Don’t assume bird flu risk to humans will remain low, WHO warns

The risk of bird flu spreading in humans is low at the moment – but it doesn’t mean it will necessarily stay that way, the World Health Organisation (WHO) has warned.

H5N1 influenza – commonly known as bird flu – has cropped up in mammals around the world, from grizzly bears to dolphins and domestic cats.

Last week it was confirmed bird flu has spilled to mammals in the UK, with otters and foxes testing positive for the virus.

WHO director-general Dr Tedros Adhanom Ghebreyesus said in a briefing that the recent reports of infections in mink, otters and sealions “need to be monitored closely”.

He said the risk to humans remained low, noting that human cases have been rare since the flu strain emerged in 1996.

“But we cannot assume that will remain the case and we must prepare for any change in the status quo,” Dr Tedros said.

The current outbreak started in October 2021, sweeping through poultry farms and wild birds. The virus is highly infectious and causes rapid illness and death in birds.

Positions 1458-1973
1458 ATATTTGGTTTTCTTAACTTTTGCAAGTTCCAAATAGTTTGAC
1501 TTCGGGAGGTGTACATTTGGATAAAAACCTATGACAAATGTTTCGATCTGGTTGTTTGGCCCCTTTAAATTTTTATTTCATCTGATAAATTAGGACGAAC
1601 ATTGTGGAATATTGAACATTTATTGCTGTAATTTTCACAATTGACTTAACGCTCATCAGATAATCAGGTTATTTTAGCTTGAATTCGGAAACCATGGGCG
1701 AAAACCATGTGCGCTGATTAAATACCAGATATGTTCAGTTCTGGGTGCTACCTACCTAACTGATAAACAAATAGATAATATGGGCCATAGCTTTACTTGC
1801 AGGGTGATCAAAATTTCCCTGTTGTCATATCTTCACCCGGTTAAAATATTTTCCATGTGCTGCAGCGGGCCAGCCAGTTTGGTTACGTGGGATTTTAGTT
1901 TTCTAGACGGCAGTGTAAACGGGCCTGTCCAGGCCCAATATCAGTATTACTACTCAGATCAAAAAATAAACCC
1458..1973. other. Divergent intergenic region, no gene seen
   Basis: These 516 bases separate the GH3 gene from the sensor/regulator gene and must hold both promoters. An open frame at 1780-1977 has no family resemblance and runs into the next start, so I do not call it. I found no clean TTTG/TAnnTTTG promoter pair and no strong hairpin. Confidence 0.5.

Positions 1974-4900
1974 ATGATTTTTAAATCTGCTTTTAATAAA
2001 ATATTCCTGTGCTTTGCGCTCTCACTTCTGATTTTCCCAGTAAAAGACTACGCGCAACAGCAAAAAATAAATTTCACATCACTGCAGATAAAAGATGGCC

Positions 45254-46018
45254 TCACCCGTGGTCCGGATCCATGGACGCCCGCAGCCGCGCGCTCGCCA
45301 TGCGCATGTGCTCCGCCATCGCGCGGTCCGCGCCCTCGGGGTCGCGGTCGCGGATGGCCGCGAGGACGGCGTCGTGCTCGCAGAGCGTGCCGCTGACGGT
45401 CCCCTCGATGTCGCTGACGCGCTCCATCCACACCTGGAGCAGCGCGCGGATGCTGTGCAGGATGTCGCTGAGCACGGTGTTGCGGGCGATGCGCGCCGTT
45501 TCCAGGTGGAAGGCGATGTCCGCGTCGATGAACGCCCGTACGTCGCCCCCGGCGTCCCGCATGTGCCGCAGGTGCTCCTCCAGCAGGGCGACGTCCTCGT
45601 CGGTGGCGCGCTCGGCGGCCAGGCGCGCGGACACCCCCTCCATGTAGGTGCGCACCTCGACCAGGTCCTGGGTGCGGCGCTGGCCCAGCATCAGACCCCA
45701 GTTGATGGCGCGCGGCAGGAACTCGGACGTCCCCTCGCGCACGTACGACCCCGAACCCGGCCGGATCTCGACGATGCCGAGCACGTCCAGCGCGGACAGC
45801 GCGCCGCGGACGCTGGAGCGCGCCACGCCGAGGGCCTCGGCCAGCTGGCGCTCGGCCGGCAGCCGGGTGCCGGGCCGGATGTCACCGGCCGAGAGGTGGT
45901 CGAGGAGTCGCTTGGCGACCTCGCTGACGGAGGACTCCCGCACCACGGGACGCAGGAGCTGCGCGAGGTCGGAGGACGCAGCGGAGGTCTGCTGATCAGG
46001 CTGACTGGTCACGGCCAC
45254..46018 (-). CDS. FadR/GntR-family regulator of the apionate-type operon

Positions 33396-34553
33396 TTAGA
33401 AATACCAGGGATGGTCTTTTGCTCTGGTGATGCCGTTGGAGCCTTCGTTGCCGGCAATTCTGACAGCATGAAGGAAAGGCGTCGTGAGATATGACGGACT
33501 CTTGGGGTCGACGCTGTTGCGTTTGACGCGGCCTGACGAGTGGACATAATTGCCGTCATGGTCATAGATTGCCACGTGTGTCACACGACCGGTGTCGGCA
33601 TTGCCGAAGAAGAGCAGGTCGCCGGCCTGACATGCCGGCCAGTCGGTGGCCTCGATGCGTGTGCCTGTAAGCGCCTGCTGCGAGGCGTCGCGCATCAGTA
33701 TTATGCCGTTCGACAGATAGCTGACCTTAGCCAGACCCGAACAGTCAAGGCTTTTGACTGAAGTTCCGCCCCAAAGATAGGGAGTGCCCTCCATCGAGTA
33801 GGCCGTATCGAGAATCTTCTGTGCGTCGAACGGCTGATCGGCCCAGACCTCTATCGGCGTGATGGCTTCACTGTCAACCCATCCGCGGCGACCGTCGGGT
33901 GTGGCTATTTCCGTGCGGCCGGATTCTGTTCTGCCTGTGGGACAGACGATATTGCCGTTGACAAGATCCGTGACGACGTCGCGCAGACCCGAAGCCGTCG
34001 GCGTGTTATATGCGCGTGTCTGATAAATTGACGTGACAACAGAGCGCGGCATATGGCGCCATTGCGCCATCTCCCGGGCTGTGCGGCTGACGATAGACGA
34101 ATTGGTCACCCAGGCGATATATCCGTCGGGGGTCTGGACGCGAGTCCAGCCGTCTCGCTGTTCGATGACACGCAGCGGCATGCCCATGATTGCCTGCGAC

Whole flocks have to be culled to try to curb the spread, with the number of dead birds now in the millions.

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Since the outbreak started there have been five cases of H5N1 in humans worldwide, including one in the UK and one death in China.

In the last 20 years, there have been 868 cases and 457 deaths, according to the WHO.

In October last year, mink started dying of bird flu at a farm in Spain.

They weren’t the first mammals to contract the virus, but the cases differed this time as it appeared to be spreading between the animals, from pen to pen.

In most instances where mammals become ill – including the otters and foxes in the UK – it’s likely because they ate infected dead wild birds or their droppings.

Dr Tedros said people were advised not to touch dead or sick wild animals and to instead report them to local and national authorities, who were monitoring the situation.

The WHO also called on countries to strengthen surveillance in settings where humans and animals interact.

“WHO is also continuing to engage with manufacturers to make sure that, if needed, supplies of vaccines and antivirals would be available for global use,” he said.

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